Cardiff Garcia last week laid out a great taxonomy of two important camps in economics: those that emphasize the role of monetary policy and those that emphasize the role of fiscal policy in relieving economic conditions. In reality, of course, most people fall somewhere in between.
Garcia's main point is that, since we don't know what would be more effective right now, we try everything at once. That's intellectually unsatisfying because it doesn't deliver an answer to the question of monetarism versus a fiscal focus, but the real human costs of continued economic underperformance are compelling.
"Better to try everything at once, and then worry later about deciphering the causal mechanisms, post hoc," Garcia said.
First, the Fed adopts a NGDP level target. Doing so would better anchor nominal spending and income expectations and therefore minimize the chance of ever entering a liquidity trap. In other words, if the public believes the Fed will do whatever it takes to maintain a stable growth path for NGDP, then they would have no need to panic and hoard liquid assets in the first place when an adverse economic shock hits.
Second, the Fed and Treasury sign an agreement that should a liquidity trap emerge anyhow and knock NGDP off its targeted path, they would then quickly work together to implement a helicopter drop. The Fed would provide the funding and the Treasury Department would provide the logistical support to deliver the funds to households. Once NGDP returned to its targeted path the helicopter drop would end and the Fed would implement policy using normal open market operations. If the public understood this plan, it would further stabilize NGDP expectations and make it unlikely a helicopter drop would ever be needed.
This two-tier approach to NGDP level targeting should create a foolproof way to avoid liquidity traps. It should also reduce asset boom-bust cycles since NGDP targets avoid destablizing responses to supply shocks that often fuel swings in asset prices. This approach is consistent with Milton Friedman's vision of monetary policy, would impose a monetary policy rule, and provide a solid long-run nominal anchor. Finally, per Cardiff Garcia's request it would satisfy both fiscalists and monetarists. What is there not to like about it?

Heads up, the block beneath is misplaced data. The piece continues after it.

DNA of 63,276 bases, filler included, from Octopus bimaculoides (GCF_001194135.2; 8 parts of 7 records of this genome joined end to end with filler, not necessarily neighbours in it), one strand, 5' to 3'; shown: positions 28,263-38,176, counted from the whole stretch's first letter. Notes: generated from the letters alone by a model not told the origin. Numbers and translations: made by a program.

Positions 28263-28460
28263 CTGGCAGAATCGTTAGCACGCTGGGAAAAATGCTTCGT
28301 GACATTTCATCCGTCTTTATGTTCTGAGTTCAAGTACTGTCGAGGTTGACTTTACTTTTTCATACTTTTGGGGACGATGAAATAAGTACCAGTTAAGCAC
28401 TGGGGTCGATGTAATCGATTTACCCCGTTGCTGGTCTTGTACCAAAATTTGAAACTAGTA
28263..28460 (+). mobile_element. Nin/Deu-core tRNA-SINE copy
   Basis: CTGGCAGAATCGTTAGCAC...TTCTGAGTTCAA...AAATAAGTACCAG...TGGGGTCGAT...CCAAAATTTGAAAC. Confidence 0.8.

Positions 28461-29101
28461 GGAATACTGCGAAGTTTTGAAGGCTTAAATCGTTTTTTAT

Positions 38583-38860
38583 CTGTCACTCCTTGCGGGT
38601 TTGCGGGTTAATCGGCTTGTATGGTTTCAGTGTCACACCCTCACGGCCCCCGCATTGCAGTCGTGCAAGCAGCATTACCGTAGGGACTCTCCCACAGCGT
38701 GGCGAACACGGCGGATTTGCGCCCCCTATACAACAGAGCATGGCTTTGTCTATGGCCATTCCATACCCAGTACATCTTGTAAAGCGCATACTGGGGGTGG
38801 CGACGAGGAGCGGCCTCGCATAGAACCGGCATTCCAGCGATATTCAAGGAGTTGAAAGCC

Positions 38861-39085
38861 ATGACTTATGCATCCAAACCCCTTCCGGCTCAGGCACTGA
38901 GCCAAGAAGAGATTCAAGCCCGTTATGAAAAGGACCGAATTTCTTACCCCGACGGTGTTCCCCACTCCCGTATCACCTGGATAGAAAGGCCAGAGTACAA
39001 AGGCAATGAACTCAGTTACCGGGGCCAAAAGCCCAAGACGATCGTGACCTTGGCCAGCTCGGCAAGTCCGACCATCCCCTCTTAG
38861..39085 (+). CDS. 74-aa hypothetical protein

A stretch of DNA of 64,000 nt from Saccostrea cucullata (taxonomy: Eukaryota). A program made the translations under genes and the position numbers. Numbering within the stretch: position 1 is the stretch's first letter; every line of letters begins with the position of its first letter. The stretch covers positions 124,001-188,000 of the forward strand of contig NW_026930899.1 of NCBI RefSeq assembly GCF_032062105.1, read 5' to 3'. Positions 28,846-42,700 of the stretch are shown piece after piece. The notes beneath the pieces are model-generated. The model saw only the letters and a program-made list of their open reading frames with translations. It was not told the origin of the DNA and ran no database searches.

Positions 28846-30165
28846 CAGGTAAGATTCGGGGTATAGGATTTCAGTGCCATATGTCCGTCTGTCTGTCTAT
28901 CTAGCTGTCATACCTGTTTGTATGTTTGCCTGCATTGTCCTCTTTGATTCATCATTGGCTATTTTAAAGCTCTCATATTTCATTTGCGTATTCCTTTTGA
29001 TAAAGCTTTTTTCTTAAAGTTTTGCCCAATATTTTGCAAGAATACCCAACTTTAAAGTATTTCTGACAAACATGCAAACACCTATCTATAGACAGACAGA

And now Ryan Advent at the Economist has chimed in with a specific policy: Put the Fed in charge of payroll taxes.
The Fed could then use the payroll tax rate as an additional policy tool when interest rates fell to near zero. Or it could use the payroll tax rate as its primary policy measure, in place of the Fed funds rate. To provide expansionary impetus to the economy when expectations for nominal output dipped below the desired level, the Fed would reduce the payroll tax rate, making it more attractive to hire and giving workers an immediate and direct lift to their pay cheques. And when expectations began to run too hot, the Fed could raise the payroll tax rate, reining in spending.
While I applaud the innovative thinking here, we need to be particularly cautious about extending direct fiscal authority to the Federal Reserve. For one thing, this would be a delegation of tax authority invested by the Constitution in Congress. We should always be hesitant when we muck with the constitutional assignment of powers.
For another, it's far from clear that the Fed would be able to use this power appropriately. Essentially, we'd be giving it a policy lever with which it has no experience and no institutional expertise. It could be that lowering tax rates would have an adverse expectations result, with people worrying more about the state of the economy when they saw the Fed exercising this new power.
Most importantly, the public backlash might be highly undesirable. The Fed would suddenly be able to raise and lower the amount of the take-home pay of many workers. Headlines would read: "Bernanke Cuts Wages." It may be that indirect economic management is more desirable in a monetary authority than anything this direct, transparent and therefore easily politicized.
—By CNBC's John Carney. Follow him on Twitter @Carney.